The thoughts have flown, as they always do, 'twixt shower and computer, and I seem to be at a loss for what it was I thought so urgently a few minutes ago, under the aquatic flux, needed to be said.
It was important, deep, worthy of writing in stone. It has instead been drained in water.
It was, I vaguely recall, on the loss of the muse. A frequently expounded theme.
I was looking for something back in old posts and couldn't find it - perhaps it was on the previous, pre-Blogger, no-longer-visible (some PHP parsing change has completely fucked it) E@L blog. But this allowed me to wallow in some nostalgia with the 800 odd posts still available here on Blogger.
Fuck, I was funny. Even when people didn't think I was, I was: I knew that jokes were nevertheless hidden in there. Jokes only I cared about, only I got, because they were so personal and obscure. I don't even have that anymore.
I can't do that anymore.
I can't even sit down and write properly anymore: instead I wallow in this disgusting and unreadable self pity.
Hey! Great bottle of way-overpriced wine at Gaucho's, the generally overpriced Argentinian restaurant in BKK. (Makes my Woolloomoolloo places in HK and Singapore look ... about the same). Torbreck's Woodcutters - their easy, early drinking Shiraz. I normally take a bottle of The Standish, but this tasted superb after a coupla months of my eschewing of red-wine (mostly, Monday didn't count) as it gives me all sorts of unmentionable intestinal issues (never trust a fart!). Beware the next coupla days.
Now I am still a little pissed and aware of my failings.
How about you?
But I did a review for Goodreads. No wonder I am feeling melancholy.
The Nice Old Man and the Pretty Girl by Italo Svevo
My rating: 3 of 5 stars
Ah. Ah. The characteristic mild mix of pathos, ironic humour and profundity that permeates all of Svevo's work.
An old man (about my age) falls in... love? lust? with a beautiful young woman as she drives her trolley (what we in Melbourne might call a tram) in Trieste at the start of the Great War. Well, we've all been there (I certainly have), falling in love, I mean, with a lovely, clean (she bathes once a day) young woman, inappropriately. She comes around to see (euphemism) him at his insistence a few times, and he gives her some money, but he decides to slow it down for it seems his conscience is troubling him. Then he has a severe angina attack (we've all been there - I certainly have) which makes him reflect on both his mortality and then further on the morality of what they have been doing.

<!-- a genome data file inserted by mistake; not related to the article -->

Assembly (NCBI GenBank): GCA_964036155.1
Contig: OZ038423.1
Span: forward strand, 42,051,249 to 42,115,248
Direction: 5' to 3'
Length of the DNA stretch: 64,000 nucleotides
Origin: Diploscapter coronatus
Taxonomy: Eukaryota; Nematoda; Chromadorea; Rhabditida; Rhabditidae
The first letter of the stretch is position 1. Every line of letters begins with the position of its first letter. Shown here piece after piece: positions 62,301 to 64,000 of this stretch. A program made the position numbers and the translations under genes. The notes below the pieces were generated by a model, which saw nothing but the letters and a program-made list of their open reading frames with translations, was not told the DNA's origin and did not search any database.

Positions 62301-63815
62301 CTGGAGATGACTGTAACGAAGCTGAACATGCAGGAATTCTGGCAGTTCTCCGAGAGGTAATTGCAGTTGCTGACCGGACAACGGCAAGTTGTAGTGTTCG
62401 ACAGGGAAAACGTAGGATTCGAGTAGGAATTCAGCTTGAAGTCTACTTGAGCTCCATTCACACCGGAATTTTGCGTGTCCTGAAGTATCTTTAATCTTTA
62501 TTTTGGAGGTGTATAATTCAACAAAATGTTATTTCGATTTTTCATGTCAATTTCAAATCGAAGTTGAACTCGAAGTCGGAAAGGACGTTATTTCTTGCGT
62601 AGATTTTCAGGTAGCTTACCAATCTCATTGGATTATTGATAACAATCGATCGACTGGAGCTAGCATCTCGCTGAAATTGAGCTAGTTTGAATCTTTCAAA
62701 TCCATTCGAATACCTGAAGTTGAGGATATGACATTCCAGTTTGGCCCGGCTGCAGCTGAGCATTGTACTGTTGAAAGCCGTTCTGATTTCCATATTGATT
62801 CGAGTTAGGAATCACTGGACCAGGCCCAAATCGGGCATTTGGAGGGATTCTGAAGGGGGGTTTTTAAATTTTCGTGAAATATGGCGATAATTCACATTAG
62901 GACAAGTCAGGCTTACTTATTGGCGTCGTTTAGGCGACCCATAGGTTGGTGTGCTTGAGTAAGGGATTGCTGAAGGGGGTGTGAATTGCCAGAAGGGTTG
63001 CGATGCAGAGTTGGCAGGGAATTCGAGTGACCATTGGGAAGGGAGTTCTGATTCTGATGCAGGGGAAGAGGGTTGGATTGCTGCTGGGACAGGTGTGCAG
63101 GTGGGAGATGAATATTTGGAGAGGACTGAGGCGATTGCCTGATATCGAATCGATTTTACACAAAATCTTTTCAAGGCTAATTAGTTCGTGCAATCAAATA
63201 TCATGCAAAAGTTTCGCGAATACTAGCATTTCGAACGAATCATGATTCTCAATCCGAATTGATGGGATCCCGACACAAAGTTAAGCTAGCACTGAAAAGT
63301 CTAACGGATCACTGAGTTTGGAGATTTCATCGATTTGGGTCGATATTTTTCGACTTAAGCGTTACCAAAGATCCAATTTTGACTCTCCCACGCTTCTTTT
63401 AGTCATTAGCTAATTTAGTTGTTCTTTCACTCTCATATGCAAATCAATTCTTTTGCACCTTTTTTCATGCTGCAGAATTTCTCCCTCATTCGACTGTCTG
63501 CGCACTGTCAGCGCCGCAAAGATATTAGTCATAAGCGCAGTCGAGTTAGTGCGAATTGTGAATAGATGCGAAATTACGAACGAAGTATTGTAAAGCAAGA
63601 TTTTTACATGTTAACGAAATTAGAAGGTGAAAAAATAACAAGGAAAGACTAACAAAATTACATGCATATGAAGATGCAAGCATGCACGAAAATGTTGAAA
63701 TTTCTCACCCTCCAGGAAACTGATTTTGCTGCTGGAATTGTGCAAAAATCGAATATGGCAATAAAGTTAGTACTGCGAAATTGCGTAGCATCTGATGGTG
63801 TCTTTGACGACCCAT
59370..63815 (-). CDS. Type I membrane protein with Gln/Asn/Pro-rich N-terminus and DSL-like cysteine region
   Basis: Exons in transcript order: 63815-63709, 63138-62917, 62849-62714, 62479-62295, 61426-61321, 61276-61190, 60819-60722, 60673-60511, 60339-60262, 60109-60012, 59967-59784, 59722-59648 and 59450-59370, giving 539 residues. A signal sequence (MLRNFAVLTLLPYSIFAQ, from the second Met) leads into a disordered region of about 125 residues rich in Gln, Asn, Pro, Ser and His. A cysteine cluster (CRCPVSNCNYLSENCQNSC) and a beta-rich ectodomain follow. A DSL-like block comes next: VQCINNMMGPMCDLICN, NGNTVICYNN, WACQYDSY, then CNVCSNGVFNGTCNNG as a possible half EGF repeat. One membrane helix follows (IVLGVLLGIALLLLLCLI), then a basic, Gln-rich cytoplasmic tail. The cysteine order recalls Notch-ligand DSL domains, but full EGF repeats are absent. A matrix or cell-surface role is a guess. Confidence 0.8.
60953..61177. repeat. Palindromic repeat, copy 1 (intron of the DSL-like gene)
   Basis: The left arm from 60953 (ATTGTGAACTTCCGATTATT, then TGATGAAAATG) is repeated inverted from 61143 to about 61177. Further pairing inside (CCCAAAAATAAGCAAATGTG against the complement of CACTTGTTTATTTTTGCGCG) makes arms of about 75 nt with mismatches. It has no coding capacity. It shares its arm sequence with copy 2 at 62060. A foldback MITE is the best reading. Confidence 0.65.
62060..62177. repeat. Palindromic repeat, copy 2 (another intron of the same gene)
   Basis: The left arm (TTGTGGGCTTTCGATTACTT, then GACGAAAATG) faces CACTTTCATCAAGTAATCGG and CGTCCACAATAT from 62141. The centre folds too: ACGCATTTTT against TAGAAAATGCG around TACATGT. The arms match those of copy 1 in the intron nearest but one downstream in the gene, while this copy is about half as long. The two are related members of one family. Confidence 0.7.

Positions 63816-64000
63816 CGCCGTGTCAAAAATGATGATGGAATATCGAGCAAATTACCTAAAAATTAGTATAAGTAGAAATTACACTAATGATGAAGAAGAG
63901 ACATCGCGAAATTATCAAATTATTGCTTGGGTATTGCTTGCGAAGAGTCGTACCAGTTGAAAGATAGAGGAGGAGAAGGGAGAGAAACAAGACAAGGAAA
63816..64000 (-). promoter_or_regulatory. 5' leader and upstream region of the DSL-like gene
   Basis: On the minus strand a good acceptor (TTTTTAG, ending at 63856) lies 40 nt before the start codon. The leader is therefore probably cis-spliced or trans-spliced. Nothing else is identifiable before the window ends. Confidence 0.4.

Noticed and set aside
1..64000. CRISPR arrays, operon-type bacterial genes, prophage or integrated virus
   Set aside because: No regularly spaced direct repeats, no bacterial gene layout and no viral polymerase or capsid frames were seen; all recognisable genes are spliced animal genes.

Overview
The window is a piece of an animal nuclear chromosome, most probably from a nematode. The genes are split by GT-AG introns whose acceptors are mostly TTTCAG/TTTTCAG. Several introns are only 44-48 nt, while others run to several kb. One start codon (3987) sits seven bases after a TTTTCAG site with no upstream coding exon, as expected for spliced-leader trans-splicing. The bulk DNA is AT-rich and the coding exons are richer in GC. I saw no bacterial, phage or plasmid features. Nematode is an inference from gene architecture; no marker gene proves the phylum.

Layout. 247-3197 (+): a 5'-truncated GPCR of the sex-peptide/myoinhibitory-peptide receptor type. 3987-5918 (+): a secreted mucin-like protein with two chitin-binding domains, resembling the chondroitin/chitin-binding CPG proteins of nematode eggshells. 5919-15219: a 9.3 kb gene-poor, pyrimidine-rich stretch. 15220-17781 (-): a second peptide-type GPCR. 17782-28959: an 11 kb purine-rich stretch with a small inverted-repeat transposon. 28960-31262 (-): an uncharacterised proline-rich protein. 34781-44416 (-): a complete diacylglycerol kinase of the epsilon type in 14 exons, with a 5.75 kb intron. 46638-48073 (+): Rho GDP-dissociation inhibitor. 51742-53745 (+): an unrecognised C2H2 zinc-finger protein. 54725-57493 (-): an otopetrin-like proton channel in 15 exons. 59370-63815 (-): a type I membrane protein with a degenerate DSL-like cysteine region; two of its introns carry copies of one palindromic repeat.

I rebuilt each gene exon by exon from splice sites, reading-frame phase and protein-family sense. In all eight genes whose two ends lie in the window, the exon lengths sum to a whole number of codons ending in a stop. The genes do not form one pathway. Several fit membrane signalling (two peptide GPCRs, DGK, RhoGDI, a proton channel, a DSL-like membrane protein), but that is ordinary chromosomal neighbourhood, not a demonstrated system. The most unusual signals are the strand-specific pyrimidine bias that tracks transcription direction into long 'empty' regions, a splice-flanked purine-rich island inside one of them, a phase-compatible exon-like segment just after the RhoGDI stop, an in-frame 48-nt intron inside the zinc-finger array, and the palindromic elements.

He decides to write something to instruct her (as well as continue to send her money) - but this turns into a larger work on the morality of the responsibilities of age. What does youth owe to old age, and how should old people instruct young people; those who, although they are incapable of understanding this, will become old and near death one day themselves? As his heart keeps giving out (not a metaphor) he tries to prepare this treatise for publication, hoping that it will explain the moral dilemma he faces to the world, but his doctor, who listens to his arguments, is not impressed...
What is to become of this quandary, what will his treatise achieve? As he admits on his last written pages: Nothing, nothing, nothing.
This is stylistically not his best work by a considerable margin, the story doesn't flow quite perfectly, but Svevo nevertheless skewers the guilt and regret of men as they age, as he did so remarkably in Zeno's Conscience and particularly As A Man Grows Older. And I am currently experiencing it.
The term "tragico-comic" could have created just for Svevo. Or for me.
View all my reviews
Yeah. Sad old man.
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